I thought I had created a thread about this case before but I couldn't find it. No matter, as I predicted AG Harris filed a motion to dismiss. The briefs can be found at my website here.
UPDATE November 2, 2016: The motions to dismiss are now online. Motion hearing set for February 13, 2017.
This is what is going to happen with this “Open Carry” lawsuit.
Both of the defendants will file a motion to dismiss. And both did.
The Sheriff will be dismissed from the lawsuit with prejudice because the concealed carry claims against him are precluded by the en banc decision in Peruta v. San Diego.
The Attorney General’s motion to dismiss will be granted but the NRA will be granted leave to amend its complaint in order to state a viable claim against California’s Open Carry bans.
The NRA will file its First Amended Complaint.
If the amended Complaint states a viable claim against California’s Open Carry bans then the case will move on to discovery after which both sides will file dispositive motions unless there are triable issues of fact for a jury to decide (or be decided in a bench trial).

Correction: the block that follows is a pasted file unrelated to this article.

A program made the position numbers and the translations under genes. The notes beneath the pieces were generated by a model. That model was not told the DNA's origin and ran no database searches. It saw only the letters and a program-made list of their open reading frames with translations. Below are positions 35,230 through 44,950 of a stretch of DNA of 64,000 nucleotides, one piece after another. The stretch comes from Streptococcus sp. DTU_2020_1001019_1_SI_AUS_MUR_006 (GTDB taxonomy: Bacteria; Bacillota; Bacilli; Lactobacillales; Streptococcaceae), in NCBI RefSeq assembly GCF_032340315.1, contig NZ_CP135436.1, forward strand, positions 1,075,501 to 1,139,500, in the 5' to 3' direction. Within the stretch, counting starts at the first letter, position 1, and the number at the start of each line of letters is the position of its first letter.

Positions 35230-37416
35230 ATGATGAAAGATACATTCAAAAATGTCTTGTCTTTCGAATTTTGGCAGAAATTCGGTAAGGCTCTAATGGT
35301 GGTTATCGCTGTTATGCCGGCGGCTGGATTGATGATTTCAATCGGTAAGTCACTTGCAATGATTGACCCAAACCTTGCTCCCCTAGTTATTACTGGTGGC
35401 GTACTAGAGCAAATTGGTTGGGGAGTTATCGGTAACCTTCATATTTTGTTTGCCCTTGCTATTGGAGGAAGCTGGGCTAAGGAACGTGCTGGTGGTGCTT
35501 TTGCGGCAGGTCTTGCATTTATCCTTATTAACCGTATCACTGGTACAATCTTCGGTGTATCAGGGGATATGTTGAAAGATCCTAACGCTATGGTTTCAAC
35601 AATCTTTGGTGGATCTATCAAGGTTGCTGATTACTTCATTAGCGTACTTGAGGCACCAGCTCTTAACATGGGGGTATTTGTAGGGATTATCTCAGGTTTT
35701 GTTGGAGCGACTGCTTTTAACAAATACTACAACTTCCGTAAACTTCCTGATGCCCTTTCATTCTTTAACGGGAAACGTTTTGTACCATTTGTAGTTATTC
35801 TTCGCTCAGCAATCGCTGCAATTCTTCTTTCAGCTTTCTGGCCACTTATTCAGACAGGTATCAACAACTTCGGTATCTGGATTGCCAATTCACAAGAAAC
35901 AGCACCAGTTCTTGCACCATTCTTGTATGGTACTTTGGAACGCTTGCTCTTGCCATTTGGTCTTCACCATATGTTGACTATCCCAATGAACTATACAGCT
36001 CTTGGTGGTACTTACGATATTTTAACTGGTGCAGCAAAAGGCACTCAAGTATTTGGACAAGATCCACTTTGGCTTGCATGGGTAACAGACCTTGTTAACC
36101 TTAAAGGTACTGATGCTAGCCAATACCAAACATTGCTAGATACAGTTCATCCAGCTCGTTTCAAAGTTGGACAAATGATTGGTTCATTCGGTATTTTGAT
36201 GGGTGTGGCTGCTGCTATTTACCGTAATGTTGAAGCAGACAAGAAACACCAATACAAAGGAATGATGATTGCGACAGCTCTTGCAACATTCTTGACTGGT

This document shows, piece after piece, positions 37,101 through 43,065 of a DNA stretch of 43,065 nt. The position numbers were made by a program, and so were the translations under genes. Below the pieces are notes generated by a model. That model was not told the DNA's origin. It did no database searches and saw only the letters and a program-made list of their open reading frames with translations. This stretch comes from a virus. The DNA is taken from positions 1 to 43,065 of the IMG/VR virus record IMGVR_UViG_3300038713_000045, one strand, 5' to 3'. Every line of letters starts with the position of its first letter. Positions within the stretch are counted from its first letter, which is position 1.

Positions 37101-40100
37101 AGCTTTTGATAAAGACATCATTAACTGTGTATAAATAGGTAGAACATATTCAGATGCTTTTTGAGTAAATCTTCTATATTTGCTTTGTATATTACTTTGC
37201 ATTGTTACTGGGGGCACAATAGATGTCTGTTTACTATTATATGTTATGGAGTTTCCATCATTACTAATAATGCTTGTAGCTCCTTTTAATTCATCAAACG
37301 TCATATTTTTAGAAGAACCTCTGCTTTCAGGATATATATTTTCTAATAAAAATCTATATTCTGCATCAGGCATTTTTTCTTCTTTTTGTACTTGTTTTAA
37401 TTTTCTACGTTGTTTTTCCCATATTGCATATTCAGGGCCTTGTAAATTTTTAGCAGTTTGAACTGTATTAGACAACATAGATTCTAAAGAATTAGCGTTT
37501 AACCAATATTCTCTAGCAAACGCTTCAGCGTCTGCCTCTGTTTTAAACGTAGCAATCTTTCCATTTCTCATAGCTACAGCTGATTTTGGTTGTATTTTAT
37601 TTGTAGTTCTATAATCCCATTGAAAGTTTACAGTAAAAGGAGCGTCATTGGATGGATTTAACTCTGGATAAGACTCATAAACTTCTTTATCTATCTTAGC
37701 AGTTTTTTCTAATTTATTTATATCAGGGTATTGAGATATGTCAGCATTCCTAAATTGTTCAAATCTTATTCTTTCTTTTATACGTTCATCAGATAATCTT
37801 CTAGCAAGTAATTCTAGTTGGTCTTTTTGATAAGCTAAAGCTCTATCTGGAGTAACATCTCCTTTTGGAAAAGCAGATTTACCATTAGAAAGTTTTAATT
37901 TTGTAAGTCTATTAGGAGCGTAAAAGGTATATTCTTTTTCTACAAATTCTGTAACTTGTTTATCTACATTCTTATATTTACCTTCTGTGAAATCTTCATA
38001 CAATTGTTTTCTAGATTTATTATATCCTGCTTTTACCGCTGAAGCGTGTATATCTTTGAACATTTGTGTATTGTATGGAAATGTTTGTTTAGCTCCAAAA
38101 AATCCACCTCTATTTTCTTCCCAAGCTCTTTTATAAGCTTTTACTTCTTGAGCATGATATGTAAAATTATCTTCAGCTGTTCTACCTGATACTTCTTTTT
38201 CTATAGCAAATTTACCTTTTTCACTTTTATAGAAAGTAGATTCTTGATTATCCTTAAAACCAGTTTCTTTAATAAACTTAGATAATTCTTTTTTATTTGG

If the amended Complaint fails to state a viable claim against California’s Open Carry ban then the case will be dismissed with prejudice without discovery or the filing of dispositive motions.
The Attorney General will likely file a motion to stay this case pending a decision in my California Open Carry lawsuit which challenges the same state laws. If that motion is filed then it is likely to be filed before discovery and before the filing of any dispositive motions. If the motion to stay is filed then it is likely to be granted.
If no motion to stay is filed then steps 2-6 will take a year or so. If a judge hostile to the Second Amendment is assigned then it could take two or three years before there is a final decision by the district court judge in this case.
Last edited by Grapeshot; 11-19-2016 at 05:12 PM. Reason: delete emoticon from title
Concealed carry is of no use to me, I don't carry a purse.
Charles Nichols – President of California Right To Carry